With Thomas, it’s an even older idea: that art can change society – and that one of the artist’s primary roles is to represent people’s desire for change through creative media. With personal links going all the way back to the merry pranksters and film-makers of BLERTA (Bruno Lawrence’s Electric Revelation & Travelling Apparition) in the 1970s, Thomas’s modus operandi has always been to laugh and/or embarrass ‘Korporate Kapitalist Kulture’ off the artistic stage.
And Thomas knows whereof he speaks. It takes a special appreciation of the adman’s art to win a Golden Axis Award for the best automotive commercial – when the automobile being advertised is a Lada. Winning his award with the slogan ‘Nothing But Car’ – “because there wasn’t anything else!” – was something of an epiphany for Thomas. “I suddenly realised, I don’t have to do this anymore.”
With characteristic chutzpah, Thomas decided to stand the whole idea of advertising on its head. In collaboration with other like-minded “artist provocateurs”, he somehow persuaded Television New Zealand to pay for the privilege of inserting miniature artistic manifestos called “rADz®” (Radical Art Advertisements) into the network’s programme schedules. Popping up at random in the middle of genuine ad’ breaks, these frequently bizarre examples of guerrilla art caused many viewers to doubt the evidence of their own eyes: “Did I just see that?”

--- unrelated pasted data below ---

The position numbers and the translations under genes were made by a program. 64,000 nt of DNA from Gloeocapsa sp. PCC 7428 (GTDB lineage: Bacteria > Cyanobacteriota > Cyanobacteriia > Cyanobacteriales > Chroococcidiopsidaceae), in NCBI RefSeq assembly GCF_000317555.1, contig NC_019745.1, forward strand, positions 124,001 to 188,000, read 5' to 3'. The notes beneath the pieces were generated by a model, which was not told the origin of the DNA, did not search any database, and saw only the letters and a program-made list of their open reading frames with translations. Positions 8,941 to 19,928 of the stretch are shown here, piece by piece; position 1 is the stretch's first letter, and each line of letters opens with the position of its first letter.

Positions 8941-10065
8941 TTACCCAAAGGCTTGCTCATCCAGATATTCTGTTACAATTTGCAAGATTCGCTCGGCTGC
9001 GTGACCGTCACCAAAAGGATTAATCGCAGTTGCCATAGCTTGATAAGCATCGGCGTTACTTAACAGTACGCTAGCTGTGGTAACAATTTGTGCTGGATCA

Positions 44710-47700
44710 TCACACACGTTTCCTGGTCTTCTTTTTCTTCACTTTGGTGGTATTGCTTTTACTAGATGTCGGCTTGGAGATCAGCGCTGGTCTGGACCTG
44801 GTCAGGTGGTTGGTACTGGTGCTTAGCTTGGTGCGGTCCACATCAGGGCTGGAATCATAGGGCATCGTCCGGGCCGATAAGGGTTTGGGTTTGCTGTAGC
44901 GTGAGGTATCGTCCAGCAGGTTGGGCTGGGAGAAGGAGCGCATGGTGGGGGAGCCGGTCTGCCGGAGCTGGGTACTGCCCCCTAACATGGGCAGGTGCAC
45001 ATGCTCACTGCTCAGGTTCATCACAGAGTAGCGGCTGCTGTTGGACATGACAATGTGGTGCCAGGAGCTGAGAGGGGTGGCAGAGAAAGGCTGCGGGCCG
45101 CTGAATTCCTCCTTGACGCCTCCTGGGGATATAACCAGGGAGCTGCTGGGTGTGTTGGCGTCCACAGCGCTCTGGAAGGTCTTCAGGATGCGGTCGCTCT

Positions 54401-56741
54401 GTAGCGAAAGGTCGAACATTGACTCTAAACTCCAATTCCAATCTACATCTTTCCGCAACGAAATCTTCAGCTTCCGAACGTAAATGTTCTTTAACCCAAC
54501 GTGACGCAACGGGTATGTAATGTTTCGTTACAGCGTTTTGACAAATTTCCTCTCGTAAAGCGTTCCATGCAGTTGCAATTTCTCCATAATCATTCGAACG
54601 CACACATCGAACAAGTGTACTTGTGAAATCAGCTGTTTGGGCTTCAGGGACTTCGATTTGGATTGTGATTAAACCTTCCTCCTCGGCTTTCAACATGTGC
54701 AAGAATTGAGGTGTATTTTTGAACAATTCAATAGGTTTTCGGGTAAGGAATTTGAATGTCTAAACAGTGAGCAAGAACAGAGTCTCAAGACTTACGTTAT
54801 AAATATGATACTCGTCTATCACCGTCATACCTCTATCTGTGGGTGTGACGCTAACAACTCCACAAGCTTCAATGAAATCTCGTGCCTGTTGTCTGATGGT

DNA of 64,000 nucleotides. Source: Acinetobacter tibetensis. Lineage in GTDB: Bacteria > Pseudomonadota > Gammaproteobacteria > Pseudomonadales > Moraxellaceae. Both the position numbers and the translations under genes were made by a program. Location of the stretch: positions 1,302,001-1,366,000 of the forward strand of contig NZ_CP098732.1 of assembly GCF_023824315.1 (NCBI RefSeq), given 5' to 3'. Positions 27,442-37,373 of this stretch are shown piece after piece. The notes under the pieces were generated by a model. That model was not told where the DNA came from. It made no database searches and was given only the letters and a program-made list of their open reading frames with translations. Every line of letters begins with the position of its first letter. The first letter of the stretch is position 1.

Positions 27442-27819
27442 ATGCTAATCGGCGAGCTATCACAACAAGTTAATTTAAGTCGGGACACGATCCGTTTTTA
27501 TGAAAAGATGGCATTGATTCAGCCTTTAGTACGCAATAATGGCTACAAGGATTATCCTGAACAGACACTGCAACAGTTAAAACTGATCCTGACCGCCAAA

There is, however, nothing remotely electronic about Thomas’s contributions to “Di-Vested Interest”. Trained at of the Ilam School of Fine Arts, where he studied under the notorious Rudi Gopaz (who also taught Tony Fomison and Philip Clairmont), Thomas has always revelled in the experience of covering canvasses with paint. Three large examples of these: “Market Forces in the Shadow of the Long Black & White Cloud”, “Conscience Serving Life” and “Between Moa, Man, Sheep, Cabbage Tree & Rail” dominate his half of the exhibition.